4. Gingrich (R), as yet undeclared, gets panned because of his lack of understanding the reality of assault weapons and current laws about them. The point to that brief section of the article was to point out that it is important not only that candidates take good positions about the right to bear arms, but that they understand the whys of this important issue.
5. Mike Huckabee gets a glowing review, in no small part because he not only takes pro 2nd-Amendment positions, but is able to easily articulate good rationale for taking them.
6. No other Republican candidates are mentioned, but let's review them briefly:
John McCain -- the NRA previously loved John McCain, but developed one big beef against him, and one only, and that is McCain-Feingold.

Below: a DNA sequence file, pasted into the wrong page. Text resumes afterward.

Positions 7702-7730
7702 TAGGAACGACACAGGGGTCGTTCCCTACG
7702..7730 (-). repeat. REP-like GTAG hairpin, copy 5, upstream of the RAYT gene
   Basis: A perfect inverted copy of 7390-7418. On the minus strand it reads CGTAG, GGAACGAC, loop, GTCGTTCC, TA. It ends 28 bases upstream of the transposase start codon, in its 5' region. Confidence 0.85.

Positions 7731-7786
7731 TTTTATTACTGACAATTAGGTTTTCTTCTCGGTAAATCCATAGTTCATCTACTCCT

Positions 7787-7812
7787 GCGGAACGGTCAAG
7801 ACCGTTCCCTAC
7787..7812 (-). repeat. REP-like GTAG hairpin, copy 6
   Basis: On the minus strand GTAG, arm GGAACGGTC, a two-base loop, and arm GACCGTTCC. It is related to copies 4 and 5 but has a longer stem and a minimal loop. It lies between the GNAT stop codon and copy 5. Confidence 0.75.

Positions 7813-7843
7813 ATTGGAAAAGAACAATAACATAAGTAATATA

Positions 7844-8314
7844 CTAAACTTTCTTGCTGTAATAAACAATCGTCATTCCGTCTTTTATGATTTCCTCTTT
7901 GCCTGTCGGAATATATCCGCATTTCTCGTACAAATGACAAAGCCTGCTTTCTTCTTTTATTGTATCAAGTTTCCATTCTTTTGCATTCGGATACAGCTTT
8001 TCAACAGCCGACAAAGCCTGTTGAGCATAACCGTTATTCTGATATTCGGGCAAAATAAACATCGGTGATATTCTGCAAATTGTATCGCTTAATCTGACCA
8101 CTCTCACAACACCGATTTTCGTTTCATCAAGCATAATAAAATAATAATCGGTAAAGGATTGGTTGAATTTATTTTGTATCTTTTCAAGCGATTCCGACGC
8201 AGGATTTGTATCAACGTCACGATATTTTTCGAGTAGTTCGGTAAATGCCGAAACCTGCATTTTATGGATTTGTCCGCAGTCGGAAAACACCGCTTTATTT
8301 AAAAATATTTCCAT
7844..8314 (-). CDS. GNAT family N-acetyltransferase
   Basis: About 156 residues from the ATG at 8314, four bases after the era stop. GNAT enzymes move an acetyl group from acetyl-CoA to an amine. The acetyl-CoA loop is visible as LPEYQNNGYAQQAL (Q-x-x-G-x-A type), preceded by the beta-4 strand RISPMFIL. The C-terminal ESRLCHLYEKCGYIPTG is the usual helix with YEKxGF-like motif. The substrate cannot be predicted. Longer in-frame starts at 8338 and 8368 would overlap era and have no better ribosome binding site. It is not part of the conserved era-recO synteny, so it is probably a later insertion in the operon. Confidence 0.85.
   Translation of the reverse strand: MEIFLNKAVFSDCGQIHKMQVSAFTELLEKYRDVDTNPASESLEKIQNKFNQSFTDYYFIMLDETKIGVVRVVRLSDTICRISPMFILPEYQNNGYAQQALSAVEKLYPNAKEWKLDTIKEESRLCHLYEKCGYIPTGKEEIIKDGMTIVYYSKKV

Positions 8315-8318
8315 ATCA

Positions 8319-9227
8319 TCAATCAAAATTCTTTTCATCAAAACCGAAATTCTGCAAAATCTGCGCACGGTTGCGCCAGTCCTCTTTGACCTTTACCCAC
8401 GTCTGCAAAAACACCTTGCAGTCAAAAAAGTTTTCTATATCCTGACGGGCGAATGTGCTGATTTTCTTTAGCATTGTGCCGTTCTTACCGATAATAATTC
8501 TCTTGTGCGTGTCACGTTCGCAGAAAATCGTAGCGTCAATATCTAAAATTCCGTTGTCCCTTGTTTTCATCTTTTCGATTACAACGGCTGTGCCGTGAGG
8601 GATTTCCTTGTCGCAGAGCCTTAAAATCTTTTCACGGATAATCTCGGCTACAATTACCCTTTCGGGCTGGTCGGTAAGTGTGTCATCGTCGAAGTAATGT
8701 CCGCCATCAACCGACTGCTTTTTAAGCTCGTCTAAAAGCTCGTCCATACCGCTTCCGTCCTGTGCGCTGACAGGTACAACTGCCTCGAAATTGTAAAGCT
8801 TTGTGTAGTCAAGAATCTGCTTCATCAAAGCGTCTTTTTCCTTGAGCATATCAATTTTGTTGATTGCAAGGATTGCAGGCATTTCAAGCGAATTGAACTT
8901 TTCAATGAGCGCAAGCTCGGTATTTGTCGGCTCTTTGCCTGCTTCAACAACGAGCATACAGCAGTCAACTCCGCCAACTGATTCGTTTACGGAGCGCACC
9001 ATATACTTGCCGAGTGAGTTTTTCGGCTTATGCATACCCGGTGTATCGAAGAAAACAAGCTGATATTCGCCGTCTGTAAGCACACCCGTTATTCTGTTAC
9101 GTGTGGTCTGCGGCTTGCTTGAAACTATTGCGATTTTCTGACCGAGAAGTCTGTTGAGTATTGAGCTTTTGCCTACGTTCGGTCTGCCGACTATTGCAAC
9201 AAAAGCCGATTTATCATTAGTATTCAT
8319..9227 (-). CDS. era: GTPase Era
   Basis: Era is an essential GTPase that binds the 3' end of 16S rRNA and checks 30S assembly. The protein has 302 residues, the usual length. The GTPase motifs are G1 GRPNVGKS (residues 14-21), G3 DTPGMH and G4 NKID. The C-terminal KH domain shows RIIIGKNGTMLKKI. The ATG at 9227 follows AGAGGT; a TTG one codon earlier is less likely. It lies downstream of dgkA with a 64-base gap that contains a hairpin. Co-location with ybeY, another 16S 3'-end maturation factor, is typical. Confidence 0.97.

The silence about McCain is notable, since Montana Headlines believes that while GOP regulars are still wary of McCain, the NRA is holding open the option of endorsing McCain, perhaps even in the primaries, if no viable candidate enters the race (Thompson) or emerges from farther back in the pack.
Now that politicians know precisely how to circumvent McCain-Feingold (with liberal groups like Moveon.org showing the way, and a few conservative groups like Swiftboat Veterans for Truth quickly learning how the 527 game was played,) McCain-Feingold is not as much of a worry.